Listening • Listen to the people you serve • But, do not become prisoners of public opinion • Refine and enlarge the public view • Listen to followers and encourage dissenting opinion • Listening to their petitions, complaints, grievances, and ideas will help keep your finger on the pulse of the public
Listening (Con’t.) • Surround yourself with people who are more brilliant than yourself and loyal to your causes and values • Keep from meddling with them while they do the work
Respect for Followers • Set your ambition in the cause of idealism • Bring forth change by pursuing moral ends that your followers will ultimately adopt as their own, • Ends that derive from the real needs of the followers
Why Amoral Leadership Doesn’t Work • Slavery is never justifiable • Torture is never justifiable • Any violation of natural rights is wrong
Chinese Philosopher Lao-tzu A leader is best When people barely know that he exists, Not so good when people obey and acclaim him. Worst when they despise him. “Fail to honor people, They fail to honor you;” But of a good leader, who talks little, When his work is done, his aim fulfilled, They will all say, “We did this ourselves.” 600 B.C.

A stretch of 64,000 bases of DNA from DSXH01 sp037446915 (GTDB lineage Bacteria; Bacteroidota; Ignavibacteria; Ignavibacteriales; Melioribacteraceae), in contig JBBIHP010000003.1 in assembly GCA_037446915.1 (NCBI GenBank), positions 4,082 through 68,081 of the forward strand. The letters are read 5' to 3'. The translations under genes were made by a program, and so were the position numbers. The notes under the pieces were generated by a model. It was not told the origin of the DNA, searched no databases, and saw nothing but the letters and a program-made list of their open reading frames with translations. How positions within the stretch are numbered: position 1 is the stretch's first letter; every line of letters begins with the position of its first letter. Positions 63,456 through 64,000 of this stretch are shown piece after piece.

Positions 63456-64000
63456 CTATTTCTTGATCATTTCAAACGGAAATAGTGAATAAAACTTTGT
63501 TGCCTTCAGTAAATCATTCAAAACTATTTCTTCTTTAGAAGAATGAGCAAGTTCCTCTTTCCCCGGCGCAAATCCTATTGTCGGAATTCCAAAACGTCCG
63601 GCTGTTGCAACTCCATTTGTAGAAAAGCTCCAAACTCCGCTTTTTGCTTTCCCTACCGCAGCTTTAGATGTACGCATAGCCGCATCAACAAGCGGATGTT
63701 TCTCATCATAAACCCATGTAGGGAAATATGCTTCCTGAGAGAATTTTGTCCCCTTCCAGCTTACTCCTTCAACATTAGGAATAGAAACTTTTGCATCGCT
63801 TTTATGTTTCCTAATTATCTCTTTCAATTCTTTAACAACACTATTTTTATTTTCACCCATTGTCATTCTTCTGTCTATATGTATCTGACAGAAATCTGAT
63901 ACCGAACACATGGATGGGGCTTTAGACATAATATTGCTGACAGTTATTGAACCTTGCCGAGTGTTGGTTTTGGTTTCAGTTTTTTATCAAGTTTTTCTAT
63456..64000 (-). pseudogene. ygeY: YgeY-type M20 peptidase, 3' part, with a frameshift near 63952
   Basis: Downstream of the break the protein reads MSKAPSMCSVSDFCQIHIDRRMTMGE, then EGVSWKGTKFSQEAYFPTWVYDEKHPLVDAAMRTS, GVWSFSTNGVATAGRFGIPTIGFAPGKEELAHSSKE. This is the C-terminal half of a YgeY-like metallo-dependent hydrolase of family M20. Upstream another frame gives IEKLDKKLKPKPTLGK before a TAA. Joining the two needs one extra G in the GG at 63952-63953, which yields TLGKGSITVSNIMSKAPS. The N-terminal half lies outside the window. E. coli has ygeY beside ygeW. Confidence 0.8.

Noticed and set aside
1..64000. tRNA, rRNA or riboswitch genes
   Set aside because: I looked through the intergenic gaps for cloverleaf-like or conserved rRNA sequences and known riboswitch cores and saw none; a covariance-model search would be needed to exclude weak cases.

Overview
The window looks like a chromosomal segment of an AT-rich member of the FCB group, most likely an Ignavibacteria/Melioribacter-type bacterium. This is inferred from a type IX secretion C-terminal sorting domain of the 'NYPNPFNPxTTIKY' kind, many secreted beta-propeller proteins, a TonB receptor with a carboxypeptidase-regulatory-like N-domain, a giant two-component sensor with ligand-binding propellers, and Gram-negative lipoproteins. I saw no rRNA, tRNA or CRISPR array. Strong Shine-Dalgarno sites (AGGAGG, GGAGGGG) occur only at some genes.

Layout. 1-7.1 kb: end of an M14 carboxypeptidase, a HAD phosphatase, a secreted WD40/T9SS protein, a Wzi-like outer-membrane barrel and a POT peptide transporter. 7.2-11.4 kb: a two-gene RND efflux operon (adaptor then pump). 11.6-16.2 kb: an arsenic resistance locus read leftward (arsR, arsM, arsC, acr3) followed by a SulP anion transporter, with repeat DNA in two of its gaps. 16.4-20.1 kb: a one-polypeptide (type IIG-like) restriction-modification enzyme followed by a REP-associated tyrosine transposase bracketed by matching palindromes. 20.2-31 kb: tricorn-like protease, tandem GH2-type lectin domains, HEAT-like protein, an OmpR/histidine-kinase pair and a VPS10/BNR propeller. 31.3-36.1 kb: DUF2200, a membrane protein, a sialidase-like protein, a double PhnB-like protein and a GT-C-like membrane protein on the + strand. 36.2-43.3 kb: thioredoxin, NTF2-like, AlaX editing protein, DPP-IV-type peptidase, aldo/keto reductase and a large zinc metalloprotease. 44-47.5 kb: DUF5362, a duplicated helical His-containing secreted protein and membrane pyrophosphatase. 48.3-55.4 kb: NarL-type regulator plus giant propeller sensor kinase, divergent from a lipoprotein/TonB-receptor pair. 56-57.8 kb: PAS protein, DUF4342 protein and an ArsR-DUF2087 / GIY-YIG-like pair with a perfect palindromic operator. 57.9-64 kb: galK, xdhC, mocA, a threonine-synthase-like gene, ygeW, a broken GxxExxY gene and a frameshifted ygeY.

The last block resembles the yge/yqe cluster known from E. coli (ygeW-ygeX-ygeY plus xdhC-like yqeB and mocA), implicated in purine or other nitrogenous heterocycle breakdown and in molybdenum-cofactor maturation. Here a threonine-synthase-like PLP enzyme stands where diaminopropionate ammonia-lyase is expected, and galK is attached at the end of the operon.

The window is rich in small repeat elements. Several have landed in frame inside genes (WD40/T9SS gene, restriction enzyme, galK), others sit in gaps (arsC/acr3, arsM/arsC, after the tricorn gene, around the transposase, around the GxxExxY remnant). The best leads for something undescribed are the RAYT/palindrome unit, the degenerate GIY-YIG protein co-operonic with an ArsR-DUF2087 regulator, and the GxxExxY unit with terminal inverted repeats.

The Lesson • Without despotic power--which no one has these days--no leader can command or compel change. • Change comes about when followers themselves desire it and seek it. • The role of the leader is to enlist the participation of others as leaders of the effort. • That is the sum and essence not only of leading change but also of good management in general.
The Challenge • Can anyone lead from the middle of an inattentive crowd of individualists, each a political and social equal, and every last one bent on demonstrating that fact? • The answer is yes we can--through values based leadership
How would you apply to • Balance internet security “restrictions/protections” without lengthy and detailed rules • Modify behavior to get employees to enthusiastically employ internet security practices and processes • Apply social “re-engineering” to overcome the social engineering of the hacker mentality • Get staff members to employ professional codes of conduct • Create and deploy policies that are empowering and enable employees to make good decisions regarding personal security practices